Chiropractic and Colic
The Safer Care Victoria review found that colic was one of the few clinical presentations chiropractic might just possibly have a little bit of a positive effect on in children. This brand-new colic study out of Denmark (where one in four babies are checked by a chiropractor in the first year of life, most of them for colic symptoms) concurs.
This study concluded that chiropractic adjustments do not cause statistically significant reduction in crying time compared to the control group (1.5 hrs compared to 1 hr), however, that there was such a variation in responses that further analysis was needed.
The trial included 200 healthy babies aged 2-14 weeks who were crying for more that 3 hours per day, for more than 3 days per week for the previous 2 weeks. The babies were randomised into the chiropractic treatment group or the control group. Both groups had a consultation with the chiropractor each visit and were given general advice. However, to ensure blinding of the parents, the adjustment or 5 minutes of entertainment for the control group happened in a separate room without the parents present. The parents kept a detailed diary on their baby’s crying behaviour, not knowing whether their child had been adjusted or not.
The first interesting point with this study is that the conclusion is reached after four adjustments over two weeks. The researcher herself points out that this short treatment schedule may be a weakness in the study. In my experience there is no doubt that some babies respond very well to care and have significant improvements with just a few visits. However, others require a bit more work before a conclusion of response to care can be made.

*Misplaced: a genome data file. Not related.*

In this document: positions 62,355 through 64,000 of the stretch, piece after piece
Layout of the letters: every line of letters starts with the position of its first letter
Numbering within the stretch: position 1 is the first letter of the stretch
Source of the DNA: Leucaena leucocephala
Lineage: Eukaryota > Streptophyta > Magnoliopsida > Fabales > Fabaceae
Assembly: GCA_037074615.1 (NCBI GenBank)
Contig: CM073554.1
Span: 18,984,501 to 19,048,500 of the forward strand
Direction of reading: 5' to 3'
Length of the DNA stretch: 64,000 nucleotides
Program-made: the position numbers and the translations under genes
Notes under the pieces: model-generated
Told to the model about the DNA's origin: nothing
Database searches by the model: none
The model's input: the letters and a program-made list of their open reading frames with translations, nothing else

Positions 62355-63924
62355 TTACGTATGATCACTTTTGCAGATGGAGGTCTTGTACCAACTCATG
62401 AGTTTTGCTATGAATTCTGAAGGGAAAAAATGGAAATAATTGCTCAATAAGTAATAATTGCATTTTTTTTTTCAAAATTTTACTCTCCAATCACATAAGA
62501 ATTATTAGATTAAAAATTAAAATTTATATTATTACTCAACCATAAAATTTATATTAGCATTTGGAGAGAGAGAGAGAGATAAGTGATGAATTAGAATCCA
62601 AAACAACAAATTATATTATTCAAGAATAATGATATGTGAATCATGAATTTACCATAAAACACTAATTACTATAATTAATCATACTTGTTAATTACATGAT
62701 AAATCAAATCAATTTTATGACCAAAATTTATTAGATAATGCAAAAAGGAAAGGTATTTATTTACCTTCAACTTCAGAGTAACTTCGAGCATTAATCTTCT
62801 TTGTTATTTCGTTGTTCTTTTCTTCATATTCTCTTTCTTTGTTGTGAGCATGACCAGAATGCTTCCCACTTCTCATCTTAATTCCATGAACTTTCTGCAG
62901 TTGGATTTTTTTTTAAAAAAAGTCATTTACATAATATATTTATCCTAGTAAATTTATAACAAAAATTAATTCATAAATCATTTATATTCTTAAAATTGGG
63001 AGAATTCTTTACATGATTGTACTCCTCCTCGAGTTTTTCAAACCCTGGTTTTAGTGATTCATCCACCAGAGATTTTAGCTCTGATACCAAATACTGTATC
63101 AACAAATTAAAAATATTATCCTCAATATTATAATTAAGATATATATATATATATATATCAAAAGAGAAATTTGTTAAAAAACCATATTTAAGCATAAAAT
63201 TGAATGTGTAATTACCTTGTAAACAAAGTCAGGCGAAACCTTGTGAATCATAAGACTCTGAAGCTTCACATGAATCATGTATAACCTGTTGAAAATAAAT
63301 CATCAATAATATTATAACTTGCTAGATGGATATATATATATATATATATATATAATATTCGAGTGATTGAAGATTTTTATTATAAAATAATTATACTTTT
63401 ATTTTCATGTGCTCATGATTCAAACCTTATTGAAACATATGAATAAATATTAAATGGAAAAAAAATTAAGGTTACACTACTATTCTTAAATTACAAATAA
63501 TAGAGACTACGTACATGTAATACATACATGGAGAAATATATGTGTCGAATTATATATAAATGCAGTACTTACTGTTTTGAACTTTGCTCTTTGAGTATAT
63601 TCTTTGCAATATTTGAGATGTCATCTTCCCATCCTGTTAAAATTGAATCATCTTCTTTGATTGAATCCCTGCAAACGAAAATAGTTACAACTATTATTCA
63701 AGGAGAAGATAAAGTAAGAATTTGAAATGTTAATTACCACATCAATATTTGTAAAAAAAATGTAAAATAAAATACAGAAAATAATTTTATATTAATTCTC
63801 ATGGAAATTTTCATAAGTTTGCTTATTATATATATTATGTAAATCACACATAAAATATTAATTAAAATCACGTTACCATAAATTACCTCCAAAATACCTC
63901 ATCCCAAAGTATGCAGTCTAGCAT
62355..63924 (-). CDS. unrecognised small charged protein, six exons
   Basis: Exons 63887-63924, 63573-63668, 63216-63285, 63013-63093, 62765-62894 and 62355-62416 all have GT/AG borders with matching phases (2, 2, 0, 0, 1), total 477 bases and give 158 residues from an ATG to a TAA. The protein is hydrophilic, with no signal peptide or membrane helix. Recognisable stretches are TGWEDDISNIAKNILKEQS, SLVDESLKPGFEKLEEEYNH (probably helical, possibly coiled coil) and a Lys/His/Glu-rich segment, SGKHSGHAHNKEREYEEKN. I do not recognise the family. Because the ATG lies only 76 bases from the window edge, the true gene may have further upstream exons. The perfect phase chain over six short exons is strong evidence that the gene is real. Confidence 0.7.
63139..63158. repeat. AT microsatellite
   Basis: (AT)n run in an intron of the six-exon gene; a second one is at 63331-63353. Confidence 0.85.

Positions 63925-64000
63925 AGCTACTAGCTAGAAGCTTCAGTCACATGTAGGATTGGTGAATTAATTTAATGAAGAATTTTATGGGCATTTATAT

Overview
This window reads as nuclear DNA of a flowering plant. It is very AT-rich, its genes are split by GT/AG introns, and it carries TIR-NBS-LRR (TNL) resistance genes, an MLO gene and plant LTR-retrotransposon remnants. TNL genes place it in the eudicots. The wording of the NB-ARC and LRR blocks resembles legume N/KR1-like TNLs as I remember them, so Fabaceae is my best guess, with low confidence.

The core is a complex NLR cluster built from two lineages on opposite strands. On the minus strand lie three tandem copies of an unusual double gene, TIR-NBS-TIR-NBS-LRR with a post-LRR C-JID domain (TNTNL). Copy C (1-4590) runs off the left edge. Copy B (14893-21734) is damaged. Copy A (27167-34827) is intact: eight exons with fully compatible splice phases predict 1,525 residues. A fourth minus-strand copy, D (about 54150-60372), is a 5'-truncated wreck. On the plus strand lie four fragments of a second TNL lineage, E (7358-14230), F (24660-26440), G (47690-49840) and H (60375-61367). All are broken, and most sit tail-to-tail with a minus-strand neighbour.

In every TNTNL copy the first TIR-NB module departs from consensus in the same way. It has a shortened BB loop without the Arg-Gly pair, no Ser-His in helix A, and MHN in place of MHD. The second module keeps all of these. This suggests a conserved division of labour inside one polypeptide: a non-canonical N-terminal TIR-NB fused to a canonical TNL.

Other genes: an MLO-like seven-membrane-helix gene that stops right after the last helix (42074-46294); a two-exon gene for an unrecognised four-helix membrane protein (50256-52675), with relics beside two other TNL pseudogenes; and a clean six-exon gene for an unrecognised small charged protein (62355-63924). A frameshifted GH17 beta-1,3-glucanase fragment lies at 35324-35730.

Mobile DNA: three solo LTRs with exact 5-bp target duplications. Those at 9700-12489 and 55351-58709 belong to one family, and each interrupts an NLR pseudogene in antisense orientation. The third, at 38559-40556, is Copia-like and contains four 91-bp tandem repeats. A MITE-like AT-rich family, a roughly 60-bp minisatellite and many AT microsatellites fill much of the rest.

Another point is the lack of consideration for the wide range of possible causes of colic. What if the primary reason for this baby’s symptoms is cow milk protein allergy, gut dysbiosis or over/under stimulation? A typical chiropractic visit includes so much more than the administration of a physical adjustment. Trust and rapport are built while exploring possible aggravating factors. This in turn leads to providing appropriate support and advice, all focused on making life easier and more comfortable for baby and her family.
It is also interesting that the control group after four visits of playing with the chiropractor in a separate room achieves one hour less of crying per day. We know of course that a huge proportion of response to any treatment is from placebo, and the families in this study don’t know whether their baby was adjusted or not. However, there is the fact that before and after each ‘treatment’ the family had a visit with the chiro. And one of the most important parts of the visit to a chiropractor, as well as any other health professional, is the connection, the relationship, which is built between the child and the chiropractor, and just as importantly, the parent and the chiropractor. Having a baby who screams inconsolably for more that three hours per day for days on end is stressful beyond belief. The fact that a professional listens, empathises and takes your situation seriously, that this doctor ensures they will do what they can to help baby feel better, without causing any financial strain on the family, must take tremendous strain off mum. We know babies express the stress they pick up from mum, so if mum feels better, baby is going to cry less whether he is adjusted or not.
Now, all this doesn’t make manipulative therapy as a treatment for babies with excessive crying any more effective. However, it may explain to a certain degree why chiropractors on ‘the coal face’ may experience vastly different results than the research indicates we should.
Do you want to learn more? Join us for Switched-on Babies in Sydney May 15-16, 2021.
Yours in Chiropractic,
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